My relationship with sickness, is strongly conditioned by the women in my family.
The rules were very clear while I was growing up:
- Women do not fall sick.
- Women have no right to fall sick.
- Women never accepted themselves as sick.
- It was sick, if a woman dared to call in sick.
So I grew up seeing women, from all clans around, maternal and paternal sides, synchronising beautifully and exclusively- only on this sick issue, denying the reality of falling sick.
It was as if the whole vital organs of the family would break down, if the woman admitted that she would rest for a day. What would happen to the tea/coffee/dusting/cleaning/shouting/bathing of kids/cooking/living/dying…if she, she, she the woman, called in sick?
So I saw grandmas dragging their engorged feet all around the compound, sweeping dead leaves of jackfruit trees, as if showcasing that their feet and their brooms were born to be tied up together. I saw aged aunts shivering with fever, taking baths at four in the morning in cold water, and lighting up the hearth to make tea for men, sleeping under warm blankets.I saw mothers, their backs bent in pain, groaning quietly, cutting vegetables and stirring the pans.
During those times, words like “Hospital, medicine, doctor”, were treated with such disdain that the coconut oil in the frying pan could flip over in furious denial. The men could not be blamed. They accepted the easy excuses lamely enough.
I could never understand the psychology behind this self-sacrifice, this utter disregard of one’s own health, this cloying need to somehow work harder on such days.
Later, I discerned a pattern of justifications.
- Women wanted and craved for attention inside, when they were sick.
- In a rather perverse manner, they actually wanted their male kith and kin to disregard the strong verbal denials of “This is nothing. Are you joking?A doctor for this head ache? I had jaggery tea.” They expected the men to understand through body language!
- Men, since they cannot understand such “Non verbal communication ” even if you were to flag it red and wave before them, usually ignored the unsaid, and accepted the said words. They thought that the lady was not really sick. End of the matter.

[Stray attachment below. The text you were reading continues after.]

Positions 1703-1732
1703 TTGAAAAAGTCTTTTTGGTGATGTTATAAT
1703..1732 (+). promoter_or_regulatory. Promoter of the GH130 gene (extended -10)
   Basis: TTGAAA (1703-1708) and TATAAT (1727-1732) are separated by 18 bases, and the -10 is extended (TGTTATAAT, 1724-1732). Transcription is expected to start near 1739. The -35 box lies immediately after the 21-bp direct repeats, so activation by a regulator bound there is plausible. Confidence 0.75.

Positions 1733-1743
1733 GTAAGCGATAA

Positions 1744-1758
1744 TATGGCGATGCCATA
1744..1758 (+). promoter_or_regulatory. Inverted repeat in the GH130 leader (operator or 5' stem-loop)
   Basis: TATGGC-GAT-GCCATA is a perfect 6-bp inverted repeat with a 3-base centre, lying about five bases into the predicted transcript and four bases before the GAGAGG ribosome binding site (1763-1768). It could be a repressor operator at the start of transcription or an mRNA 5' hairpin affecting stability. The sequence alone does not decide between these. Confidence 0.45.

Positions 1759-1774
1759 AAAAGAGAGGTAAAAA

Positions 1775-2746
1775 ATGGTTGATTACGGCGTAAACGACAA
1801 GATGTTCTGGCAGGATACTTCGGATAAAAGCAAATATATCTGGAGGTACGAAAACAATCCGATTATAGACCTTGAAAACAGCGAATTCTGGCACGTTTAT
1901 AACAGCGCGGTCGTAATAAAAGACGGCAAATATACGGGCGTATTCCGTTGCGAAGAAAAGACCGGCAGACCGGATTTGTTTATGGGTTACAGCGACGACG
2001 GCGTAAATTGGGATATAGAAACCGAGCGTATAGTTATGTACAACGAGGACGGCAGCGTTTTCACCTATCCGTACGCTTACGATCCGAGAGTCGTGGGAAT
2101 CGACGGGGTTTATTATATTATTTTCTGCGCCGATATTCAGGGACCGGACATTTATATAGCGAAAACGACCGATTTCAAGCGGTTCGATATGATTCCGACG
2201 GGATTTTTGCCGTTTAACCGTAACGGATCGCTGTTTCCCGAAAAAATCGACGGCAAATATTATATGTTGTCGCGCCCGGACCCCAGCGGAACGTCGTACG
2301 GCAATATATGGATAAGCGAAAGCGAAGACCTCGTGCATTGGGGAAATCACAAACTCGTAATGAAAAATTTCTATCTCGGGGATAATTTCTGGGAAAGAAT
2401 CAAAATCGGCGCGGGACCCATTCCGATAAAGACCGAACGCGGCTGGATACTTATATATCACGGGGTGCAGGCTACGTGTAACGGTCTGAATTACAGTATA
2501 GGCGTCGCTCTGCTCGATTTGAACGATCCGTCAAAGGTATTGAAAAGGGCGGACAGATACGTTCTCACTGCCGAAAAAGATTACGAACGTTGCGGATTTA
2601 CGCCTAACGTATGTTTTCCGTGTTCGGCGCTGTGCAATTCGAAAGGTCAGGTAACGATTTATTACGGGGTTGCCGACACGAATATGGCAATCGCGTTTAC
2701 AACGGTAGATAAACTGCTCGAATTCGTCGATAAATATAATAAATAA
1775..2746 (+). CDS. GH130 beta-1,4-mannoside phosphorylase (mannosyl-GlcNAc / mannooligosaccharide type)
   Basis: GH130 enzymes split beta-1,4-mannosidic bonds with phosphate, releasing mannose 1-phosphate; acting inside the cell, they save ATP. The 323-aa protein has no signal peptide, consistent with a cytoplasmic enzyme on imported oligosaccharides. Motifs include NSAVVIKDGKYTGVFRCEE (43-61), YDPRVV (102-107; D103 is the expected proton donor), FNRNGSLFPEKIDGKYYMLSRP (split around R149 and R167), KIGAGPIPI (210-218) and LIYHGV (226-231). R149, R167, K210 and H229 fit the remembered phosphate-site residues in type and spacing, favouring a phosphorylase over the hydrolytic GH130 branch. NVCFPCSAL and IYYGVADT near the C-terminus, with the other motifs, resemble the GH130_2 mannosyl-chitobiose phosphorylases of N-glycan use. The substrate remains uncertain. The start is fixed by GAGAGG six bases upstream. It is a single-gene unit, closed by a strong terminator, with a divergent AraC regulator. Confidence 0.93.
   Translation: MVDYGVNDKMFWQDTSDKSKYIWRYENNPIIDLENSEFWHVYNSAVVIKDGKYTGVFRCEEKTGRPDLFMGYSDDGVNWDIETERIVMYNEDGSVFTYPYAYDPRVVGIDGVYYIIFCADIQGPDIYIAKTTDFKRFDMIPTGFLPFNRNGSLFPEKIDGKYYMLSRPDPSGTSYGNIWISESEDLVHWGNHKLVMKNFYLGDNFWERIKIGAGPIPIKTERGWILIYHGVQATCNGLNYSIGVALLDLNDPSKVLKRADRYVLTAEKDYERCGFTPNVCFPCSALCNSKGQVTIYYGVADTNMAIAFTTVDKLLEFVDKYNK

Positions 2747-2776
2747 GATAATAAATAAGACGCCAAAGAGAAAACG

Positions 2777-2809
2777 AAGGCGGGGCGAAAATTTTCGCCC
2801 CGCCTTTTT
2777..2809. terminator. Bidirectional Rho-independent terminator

- That made the women mad, bad and so, she worked harder. ‘Martyr, martyr..no one to see thee,’ drama begins…
Well, it took me half a life time to accept that it is absolutely ok to fall sick.
I encountered my mother recently, when she was obviously unwell.
“Take rest, ma. I will get it done,” I said.
“You? You are here for two days- you expect me to make you work?”
“Amma, I am not a kid anymore. I have two kids myself. Let us go to a doctor.”
“Big deal you know of looking after them! I have planned something special for them. This is nothing, blah! A doctor, haha!”
By this time,my patience is running out, my mother is obviously obdurate about her perfect health, and my father has quietly disappeared from the scene. That is his typical strategy in the battle field of mother- daughter duels.
One hour later, my mother has served breakfast, refusing all help, and I am feeling so guilty that I cannot eat any of it. My father enjoys his breakfast.
“But why does she do it?” I ask him plaintively, ” I could have cooked or we could have got food from outside, if she so liked!”
“Can you make a crow fly upside down?”asks my father simply, with a grin.
There was something in that logic.
In the evening, when she was better, and reciting the Lord’s name mellifluously, I take the risk of venturing forth.
“Amma, have you ever rested in your life?”
She smiles, and calls Krishna to come to her aid.
“I mean, have you ever allowed yourself some sick leave, ever?”
Krishna comes to her aid. The light conks off. She scurries to make alternative arrangements.
“What do you think will happen if I fall sick?”she calls from inside a dark room.
I have no answers to that one.
When an aunt died, unexpectedly, a few years before, someone told me that her sons never realised that their mother was so sick. Apparently she would always be there, smiling, serving food, five varieties for the five of them, sharp at eight. They were defending themselves that the mother never complained of any pain or discomfort.
The laundry woman, the maid who helped in the chores- both knew. On enquiry, the women said, “She would rather die than admit that she was sick.”
She ended up getting her wish.
I have decided that it is time to break the sick chain of nay-saying in my own life.
‘I am unwell. Please take care of yourself.
And daughters, switch off that light as you skip past.
I am taking my rest.’